12 Die in Missile Attack in Pakistan

By Imtiaz Ali
Special to The Washington Post
Wednesday, January 30, 2008

PESHAWAR, Pakistan, Jan. 29 -- A missile strike killed 12 people in a remote area in northwestern Pakistan early Tuesday, and villagers said they saw an aerial drone shortly before the attack.

According to local officials and residents, the target of the strike was a home in Khushali Torikhel in volatile North Waziristan, a region near the Afghan border where Pakistani troops have been battling pro-Taliban fighters. There were conflicting reports about who was killed, with some villagers saying women and children were among the dead and others saying only fighters had died.

An Interior Ministry spokesman told the Associated Press he had no information about the missile strike, and local officials here declined to comment on who carried it out.

The United States has previously launched aerial attacks against top Taliban and al-Qaeda figures in the so-called tribal areas, even though American personnel are officially forbidden to conduct operations in Pakistan.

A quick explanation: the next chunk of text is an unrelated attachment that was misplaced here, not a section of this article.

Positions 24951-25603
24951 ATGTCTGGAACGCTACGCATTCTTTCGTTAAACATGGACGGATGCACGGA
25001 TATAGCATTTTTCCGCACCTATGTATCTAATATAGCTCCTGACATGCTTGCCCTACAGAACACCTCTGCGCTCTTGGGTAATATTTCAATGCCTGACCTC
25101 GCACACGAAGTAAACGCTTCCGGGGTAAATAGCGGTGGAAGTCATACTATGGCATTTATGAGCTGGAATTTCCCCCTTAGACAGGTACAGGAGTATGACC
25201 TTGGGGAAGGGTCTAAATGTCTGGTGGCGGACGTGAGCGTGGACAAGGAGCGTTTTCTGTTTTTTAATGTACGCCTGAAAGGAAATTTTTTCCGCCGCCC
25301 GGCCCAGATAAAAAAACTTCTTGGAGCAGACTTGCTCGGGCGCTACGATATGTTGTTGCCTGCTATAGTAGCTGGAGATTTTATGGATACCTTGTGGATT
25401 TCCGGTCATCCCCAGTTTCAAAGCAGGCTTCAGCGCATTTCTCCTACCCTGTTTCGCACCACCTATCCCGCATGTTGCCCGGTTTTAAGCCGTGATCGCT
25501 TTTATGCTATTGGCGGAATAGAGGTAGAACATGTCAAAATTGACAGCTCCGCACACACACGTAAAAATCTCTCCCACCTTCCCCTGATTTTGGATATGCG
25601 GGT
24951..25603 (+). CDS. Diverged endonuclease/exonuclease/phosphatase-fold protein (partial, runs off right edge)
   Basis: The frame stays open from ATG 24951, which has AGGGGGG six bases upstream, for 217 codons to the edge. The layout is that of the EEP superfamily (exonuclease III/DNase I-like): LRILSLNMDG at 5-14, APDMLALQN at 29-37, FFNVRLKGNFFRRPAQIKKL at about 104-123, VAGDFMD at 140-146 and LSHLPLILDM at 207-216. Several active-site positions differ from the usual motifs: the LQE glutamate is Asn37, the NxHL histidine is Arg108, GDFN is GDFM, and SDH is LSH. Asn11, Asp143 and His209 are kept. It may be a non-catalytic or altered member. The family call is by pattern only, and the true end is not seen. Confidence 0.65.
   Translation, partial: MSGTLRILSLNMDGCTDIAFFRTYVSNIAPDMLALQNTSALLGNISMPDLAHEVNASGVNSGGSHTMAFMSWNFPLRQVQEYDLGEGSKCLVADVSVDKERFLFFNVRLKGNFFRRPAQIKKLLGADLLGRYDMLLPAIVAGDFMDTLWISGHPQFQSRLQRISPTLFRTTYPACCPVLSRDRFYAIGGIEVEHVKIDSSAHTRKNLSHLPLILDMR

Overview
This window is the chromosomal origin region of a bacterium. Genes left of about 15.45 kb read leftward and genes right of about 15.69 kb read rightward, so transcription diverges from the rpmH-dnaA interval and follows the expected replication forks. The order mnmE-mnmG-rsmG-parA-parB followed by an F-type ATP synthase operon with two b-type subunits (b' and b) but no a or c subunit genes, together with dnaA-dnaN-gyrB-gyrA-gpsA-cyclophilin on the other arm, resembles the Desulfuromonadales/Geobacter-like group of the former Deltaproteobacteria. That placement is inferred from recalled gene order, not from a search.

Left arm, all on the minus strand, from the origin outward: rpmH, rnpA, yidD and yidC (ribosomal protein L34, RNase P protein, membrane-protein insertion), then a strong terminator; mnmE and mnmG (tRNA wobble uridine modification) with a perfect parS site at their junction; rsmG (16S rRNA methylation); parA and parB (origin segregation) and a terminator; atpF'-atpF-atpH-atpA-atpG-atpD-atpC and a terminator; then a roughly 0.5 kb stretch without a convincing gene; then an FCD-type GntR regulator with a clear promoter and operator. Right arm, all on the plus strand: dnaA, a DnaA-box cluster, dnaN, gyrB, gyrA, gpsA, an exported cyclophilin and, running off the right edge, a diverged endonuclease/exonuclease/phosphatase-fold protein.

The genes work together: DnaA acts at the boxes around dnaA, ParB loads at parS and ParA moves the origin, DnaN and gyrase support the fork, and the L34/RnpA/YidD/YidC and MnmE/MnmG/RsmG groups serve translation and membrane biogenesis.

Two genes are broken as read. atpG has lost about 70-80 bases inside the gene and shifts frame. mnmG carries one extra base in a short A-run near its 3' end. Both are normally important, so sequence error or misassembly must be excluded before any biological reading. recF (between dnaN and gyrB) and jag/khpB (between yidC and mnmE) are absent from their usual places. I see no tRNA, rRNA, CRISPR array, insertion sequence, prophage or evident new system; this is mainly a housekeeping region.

In Washington, a Defense Department spokesman said officials were aware of a missile strike but had no details about it. Both the CIA and the office of the director of national intelligence declined to comment on the attack, and neither would confirm or deny the presence of U.S. drone aircraft in the region.

Villagers in Khushali Torikhel said that, after the missile strike, local Taliban fighters quickly cordoned off the home that had been targeted.

Maulana Mahmood Hasan, 33, a cleric in nearby Mir Ali, said he "personally saw drone aircraft flying over the whole area in the nighttime, a couple of hours before the attack."

"This is a routine matter here, and now everybody knows that these are U.S. drones coming and going from their bases in Afghanistan, targeting innocent people here in the tribal areas in the name of the Taliban and al-Qaeda," he said.

Hasan said he was a friend of the villager whose home was struck, Abdul Sattar, a cabdriver. "Having ties with the Taliban is not a sin, and if somebody is accusing Sattar of any ties with the Taliban, then we are all culprits," an emotional Hasan said from the madrassa, or religious school, where he teaches.

It was unclear whether Sattar was among the dead.

Staff writers Joby Warrick and Ann Scott Tyson in Washington contributed to this report.

© 2008 The Washington Post Company